Mats Experience the Thrills of Sailing

Mats Experience the Thrills of Sailing

C. Colwell

A few maritime Matadors hit the water for a weekend regatta in Southern California.

Karmi Chan, News Editor

Watching the sunset over the horizon and feeling the light breeze of fresh salty air are some of the many perks of sailing. A few Miramonte students experience this joy frequently by sailing through the Encinal Yacht Club in Alameda. Miramonte sailors include Sydney Livingston ‘13, Caroline Colwell ‘14, Guy Raber ‘14, Molly Colwell ‘16 and Lucy Wilmot ‘16.

Practicing about once a week in the Alameda Estuary, these sailors love the thrill and exhilaration of the sport. Although it’s tough for these students to train as rigorously as they would like, as most of their time is taken up with school and homework, they continue to stay dedicated to the sport.

During summer, more time is allocated for practices, and training is increased to about four days a week, which helps these sailors improve immensely. An average day at practice includes working on basic boat mechanics.

“I love how sailing is both a physical and a mental sport,” Wilmot said.

A few of these sailors became involved in the sport because of their fathers. Both Livingston and Wilmot were introduced to sailing through their dads.

“Sailing is a tradition of my dad’s whole side of the family,” Livingston said. “It was a big part of my dad’s life, so I thought it would be fun.”

Over the past two years Miramonte’s sailors have been progressively building themselves up. They have recently started to see an enormous amount of success, as all of their hard efforts have paid off in recent races.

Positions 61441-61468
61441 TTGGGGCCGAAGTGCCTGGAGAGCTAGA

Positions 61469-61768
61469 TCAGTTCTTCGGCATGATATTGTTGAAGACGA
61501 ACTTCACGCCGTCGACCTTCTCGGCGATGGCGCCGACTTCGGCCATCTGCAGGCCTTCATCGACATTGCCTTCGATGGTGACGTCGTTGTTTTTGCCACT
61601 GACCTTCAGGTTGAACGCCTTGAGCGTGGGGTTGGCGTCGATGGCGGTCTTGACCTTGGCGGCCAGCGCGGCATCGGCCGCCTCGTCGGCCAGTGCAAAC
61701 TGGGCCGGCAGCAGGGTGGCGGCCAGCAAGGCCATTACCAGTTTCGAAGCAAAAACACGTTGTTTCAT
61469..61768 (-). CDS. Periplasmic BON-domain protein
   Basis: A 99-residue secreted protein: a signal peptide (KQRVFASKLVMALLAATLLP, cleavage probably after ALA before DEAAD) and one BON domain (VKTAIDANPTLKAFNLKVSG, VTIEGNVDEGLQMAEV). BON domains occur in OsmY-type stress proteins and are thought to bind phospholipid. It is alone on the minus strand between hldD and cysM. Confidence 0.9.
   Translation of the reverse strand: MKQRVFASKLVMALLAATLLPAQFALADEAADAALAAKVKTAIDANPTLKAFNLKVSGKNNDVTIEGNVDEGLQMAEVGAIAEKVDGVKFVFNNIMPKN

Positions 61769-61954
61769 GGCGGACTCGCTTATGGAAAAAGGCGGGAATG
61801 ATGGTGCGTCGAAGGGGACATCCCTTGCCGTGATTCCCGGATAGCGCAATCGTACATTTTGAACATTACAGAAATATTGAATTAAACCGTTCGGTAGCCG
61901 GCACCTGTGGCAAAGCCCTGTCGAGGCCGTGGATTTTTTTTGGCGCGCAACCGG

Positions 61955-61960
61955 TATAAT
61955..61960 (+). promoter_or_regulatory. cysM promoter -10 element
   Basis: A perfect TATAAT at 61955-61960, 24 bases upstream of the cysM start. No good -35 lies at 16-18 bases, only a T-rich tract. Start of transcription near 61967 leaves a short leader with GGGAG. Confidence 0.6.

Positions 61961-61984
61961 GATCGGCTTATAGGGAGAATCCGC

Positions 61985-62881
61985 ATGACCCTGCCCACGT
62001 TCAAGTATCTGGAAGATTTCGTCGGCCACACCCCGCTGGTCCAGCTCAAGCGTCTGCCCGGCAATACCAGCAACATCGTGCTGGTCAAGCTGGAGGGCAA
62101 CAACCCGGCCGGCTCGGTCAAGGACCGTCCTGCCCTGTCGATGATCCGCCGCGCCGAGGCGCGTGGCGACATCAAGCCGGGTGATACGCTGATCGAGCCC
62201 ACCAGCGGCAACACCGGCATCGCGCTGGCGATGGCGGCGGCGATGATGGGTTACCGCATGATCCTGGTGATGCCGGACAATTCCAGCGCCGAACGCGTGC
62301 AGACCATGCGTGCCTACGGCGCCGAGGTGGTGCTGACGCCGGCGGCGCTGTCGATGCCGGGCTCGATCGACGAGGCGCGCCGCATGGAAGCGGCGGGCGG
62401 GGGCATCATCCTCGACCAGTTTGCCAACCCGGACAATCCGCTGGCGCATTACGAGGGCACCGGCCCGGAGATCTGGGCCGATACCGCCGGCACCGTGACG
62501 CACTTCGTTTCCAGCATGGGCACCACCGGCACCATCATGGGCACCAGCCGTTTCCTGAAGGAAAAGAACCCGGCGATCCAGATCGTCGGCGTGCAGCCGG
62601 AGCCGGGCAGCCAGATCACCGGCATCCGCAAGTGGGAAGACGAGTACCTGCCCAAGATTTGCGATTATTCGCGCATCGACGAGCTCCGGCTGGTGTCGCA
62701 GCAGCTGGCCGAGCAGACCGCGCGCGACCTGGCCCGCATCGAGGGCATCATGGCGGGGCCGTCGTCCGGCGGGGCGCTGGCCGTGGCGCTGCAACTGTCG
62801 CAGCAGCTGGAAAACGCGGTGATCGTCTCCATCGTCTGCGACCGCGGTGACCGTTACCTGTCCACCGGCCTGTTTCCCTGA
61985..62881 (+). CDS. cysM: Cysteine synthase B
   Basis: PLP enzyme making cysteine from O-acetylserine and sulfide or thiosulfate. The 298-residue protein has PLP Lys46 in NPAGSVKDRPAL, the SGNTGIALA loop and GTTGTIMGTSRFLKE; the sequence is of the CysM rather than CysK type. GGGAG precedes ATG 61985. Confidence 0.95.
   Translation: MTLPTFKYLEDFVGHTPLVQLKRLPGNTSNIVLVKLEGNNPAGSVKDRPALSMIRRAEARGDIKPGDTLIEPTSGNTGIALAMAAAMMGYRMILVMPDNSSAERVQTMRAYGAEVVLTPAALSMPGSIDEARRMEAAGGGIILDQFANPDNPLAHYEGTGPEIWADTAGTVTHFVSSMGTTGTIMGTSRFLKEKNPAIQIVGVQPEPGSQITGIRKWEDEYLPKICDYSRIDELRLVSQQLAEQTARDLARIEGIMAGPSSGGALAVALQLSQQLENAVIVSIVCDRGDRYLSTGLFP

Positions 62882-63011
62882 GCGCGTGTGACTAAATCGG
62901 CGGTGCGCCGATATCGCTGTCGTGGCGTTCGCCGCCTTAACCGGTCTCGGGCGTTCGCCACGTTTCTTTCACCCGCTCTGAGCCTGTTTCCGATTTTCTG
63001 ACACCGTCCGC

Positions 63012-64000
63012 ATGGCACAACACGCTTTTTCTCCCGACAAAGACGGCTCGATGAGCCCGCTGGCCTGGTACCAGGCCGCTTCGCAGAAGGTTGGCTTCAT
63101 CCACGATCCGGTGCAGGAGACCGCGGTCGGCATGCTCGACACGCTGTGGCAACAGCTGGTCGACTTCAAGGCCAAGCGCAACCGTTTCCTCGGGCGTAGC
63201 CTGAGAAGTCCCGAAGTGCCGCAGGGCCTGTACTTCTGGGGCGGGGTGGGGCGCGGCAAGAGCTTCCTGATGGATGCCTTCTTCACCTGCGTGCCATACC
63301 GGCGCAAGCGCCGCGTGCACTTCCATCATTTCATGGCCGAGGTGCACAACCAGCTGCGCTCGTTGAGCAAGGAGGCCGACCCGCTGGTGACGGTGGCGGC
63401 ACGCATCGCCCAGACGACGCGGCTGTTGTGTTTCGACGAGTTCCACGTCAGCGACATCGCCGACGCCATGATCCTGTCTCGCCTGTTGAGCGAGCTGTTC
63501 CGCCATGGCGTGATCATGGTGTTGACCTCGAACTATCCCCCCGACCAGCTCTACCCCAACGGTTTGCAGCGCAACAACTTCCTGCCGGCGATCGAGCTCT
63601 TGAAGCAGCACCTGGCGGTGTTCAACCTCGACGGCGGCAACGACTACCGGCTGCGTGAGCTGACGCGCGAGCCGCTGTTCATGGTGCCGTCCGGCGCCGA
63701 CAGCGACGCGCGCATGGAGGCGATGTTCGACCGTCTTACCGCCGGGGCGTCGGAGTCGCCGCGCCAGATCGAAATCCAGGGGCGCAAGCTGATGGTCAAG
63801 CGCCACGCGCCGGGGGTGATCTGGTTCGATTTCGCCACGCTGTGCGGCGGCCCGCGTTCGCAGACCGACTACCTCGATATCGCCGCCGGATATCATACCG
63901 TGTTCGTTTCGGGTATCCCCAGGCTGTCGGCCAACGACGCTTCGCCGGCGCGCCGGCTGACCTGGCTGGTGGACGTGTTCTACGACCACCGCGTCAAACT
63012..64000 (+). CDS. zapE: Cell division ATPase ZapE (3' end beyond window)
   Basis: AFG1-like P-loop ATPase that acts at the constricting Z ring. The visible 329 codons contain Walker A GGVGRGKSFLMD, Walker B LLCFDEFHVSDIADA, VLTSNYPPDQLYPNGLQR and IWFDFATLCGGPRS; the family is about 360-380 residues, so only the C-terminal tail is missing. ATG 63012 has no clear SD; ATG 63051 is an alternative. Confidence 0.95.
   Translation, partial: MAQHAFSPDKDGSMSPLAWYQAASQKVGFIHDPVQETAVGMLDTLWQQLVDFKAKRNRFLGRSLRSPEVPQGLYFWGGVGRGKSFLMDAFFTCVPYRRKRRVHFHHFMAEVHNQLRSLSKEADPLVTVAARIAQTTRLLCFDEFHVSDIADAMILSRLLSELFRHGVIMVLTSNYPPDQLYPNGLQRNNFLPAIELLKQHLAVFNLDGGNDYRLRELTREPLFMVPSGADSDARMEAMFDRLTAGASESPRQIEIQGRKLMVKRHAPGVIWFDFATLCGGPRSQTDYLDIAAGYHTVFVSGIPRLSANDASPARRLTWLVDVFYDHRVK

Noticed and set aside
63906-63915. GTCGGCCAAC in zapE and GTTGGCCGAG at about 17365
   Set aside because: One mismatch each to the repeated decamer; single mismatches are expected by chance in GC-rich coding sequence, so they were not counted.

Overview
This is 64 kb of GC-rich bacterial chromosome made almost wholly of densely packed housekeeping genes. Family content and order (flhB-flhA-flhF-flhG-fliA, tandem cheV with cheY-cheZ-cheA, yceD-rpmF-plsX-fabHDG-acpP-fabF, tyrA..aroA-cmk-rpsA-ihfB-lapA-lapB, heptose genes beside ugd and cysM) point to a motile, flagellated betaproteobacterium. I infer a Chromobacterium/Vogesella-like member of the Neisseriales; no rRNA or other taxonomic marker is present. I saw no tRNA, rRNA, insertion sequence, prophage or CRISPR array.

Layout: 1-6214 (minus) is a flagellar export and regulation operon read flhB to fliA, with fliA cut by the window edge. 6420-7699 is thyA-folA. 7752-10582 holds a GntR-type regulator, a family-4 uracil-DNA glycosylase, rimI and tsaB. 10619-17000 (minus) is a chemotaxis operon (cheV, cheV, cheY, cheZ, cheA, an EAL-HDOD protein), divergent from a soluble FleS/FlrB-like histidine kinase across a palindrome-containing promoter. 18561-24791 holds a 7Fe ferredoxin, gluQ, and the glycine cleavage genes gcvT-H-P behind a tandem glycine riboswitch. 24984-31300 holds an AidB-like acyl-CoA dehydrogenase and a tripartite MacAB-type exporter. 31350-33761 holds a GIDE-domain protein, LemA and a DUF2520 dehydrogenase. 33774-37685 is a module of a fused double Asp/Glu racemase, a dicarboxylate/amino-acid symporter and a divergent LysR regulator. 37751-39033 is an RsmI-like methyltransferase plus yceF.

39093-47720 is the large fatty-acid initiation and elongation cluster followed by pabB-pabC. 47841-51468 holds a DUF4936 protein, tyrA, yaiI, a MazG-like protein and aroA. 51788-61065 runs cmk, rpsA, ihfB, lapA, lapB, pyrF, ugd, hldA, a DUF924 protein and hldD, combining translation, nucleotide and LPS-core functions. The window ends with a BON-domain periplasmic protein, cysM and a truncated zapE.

Sailors participate in competitions called regattas. On weekends, these regattas start at around 10 a.m. and last until 4 p.m. The team travels all over California, everywhere from San Diego to the Bay.

During these competitions, Miramonte students compete under Miramonte’s name. Although not directly affiliated with the school, this sailing team represents Miramonte.

The regatta consists of multiple races in which students compete against each other in teams of two. In high school and collegiate sailing, students compete in 13-foot boats called Flying Juniors. To begin a race, all boats are lined up and take off after the blast of a horn. Differing from practices, coaches can’t advise their sailors during the race. “It’s all about the sailor’s decision making,” Livingston said.

Sailing regattas are a great way to interact with other sailors around California and make new friends. Miramonte students compete at a high level and work to place at every regatta.

Competing in the Pacific Coast Interscholastic Sailing Association(PCISA), Miramonte races against teams such as Newport and Point Loma. The team is steadily improving this year and after placing 3rd in Newport, Miramonte was moved up to the more competitive Gold Fleet.

The Miramonte sailing team is now ranked second in Northern California after placing right behind Branson High School at the Rose Bowl Regatta in Long Beach on Jan. 5-6.

“We are younger and less experienced than most other teams, but we definitely don’t let that stop us,” Raber said.

Miramonte’s sailors are very proud of their ranking and are working hard to continue to improve. They have fallen in love with the sport and are passionate about it.

“My favorite part of sailing is feeling my hair blowing behind me in the wind while my muscular body shines in the sun for all to see,” Raber said.